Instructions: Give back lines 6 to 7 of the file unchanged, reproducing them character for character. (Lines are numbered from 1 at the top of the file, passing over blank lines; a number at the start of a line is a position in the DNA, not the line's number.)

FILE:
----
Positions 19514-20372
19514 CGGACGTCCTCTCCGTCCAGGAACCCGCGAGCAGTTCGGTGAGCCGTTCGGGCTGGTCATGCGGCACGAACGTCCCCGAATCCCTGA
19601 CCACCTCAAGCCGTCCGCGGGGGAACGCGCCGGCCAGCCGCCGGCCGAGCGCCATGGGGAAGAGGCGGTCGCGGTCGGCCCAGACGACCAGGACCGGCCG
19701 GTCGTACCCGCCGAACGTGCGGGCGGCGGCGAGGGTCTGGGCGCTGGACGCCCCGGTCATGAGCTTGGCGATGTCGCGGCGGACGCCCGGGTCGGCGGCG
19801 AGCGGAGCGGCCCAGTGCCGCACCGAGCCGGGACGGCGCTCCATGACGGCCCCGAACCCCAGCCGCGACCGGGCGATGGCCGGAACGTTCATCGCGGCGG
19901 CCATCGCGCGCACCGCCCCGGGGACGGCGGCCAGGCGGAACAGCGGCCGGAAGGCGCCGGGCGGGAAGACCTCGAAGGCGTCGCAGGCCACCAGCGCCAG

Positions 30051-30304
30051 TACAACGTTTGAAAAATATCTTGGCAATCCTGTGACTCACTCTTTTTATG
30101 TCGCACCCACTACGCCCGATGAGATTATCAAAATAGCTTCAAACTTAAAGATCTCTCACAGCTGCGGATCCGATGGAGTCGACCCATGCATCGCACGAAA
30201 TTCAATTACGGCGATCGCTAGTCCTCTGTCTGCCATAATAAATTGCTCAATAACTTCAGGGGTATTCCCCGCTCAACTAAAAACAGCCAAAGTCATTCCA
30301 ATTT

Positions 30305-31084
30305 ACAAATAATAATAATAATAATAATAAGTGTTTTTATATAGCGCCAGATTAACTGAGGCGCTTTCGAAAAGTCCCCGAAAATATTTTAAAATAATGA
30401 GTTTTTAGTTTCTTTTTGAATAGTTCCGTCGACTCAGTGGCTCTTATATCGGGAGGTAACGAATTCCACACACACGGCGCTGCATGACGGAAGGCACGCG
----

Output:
19901 CCATCGCGCGCACCGCCCCGGGGACGGCGGCCAGGCGGAACAGCGGCCGGAAGGCGCCGGGCGGGAAGACCTCGAAGGCGTCGCAGGCCACCAGCGCCAG

Positions 30051-30304